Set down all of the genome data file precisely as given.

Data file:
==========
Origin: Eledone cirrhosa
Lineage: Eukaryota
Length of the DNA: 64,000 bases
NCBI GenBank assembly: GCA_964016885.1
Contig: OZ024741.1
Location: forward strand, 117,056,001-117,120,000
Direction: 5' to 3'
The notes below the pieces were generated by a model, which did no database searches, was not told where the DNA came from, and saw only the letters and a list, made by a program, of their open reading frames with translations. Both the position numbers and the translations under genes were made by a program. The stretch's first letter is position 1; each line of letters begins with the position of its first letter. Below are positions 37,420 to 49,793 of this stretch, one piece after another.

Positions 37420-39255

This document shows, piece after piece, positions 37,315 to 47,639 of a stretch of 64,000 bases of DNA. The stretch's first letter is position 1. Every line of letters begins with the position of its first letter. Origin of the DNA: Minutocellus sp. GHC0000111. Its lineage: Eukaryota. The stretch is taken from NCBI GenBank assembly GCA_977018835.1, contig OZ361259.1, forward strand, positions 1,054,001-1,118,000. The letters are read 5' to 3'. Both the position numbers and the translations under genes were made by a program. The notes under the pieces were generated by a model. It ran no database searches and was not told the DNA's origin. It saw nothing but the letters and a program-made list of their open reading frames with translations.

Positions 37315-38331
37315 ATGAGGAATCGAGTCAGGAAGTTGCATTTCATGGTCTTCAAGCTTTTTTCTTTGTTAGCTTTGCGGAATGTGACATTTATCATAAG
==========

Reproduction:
Origin: Eledone cirrhosa
Lineage: Eukaryota
Length of the DNA: 64,000 bases
NCBI GenBank assembly: GCA_964016885.1
Contig: OZ024741.1
Location: forward strand, 117,056,001-117,120,000
Direction: 5' to 3'
The notes below the pieces were generated by a model, which did no database searches, was not told where the DNA came from, and saw only the letters and a list, made by a program, of their open reading frames with translations. Both the position numbers and the translations under genes were made by a program. The stretch's first letter is position 1; each line of letters begins with the position of its first letter. Below are positions 37,420 to 49,793 of this stretch, one piece after another.

Positions 37420-39255

This document shows, piece after piece, positions 37,315 to 47,639 of a stretch of 64,000 bases of DNA. The stretch's first letter is position 1. Every line of letters begins with the position of its first letter. Origin of the DNA: Minutocellus sp. GHC0000111. Its lineage: Eukaryota. The stretch is taken from NCBI GenBank assembly GCA_977018835.1, contig OZ361259.1, forward strand, positions 1,054,001-1,118,000. The letters are read 5' to 3'. Both the position numbers and the translations under genes were made by a program. The notes under the pieces were generated by a model. It ran no database searches and was not told the DNA's origin. It saw nothing but the letters and a program-made list of their open reading frames with translations.

Positions 37315-38331
37315 ATGAGGAATCGAGTCAGGAAGTTGCATTTCATGGTCTTCAAGCTTTTTTCTTTGTTAGCTTTGCGGAATGTGACATTTATCATAAG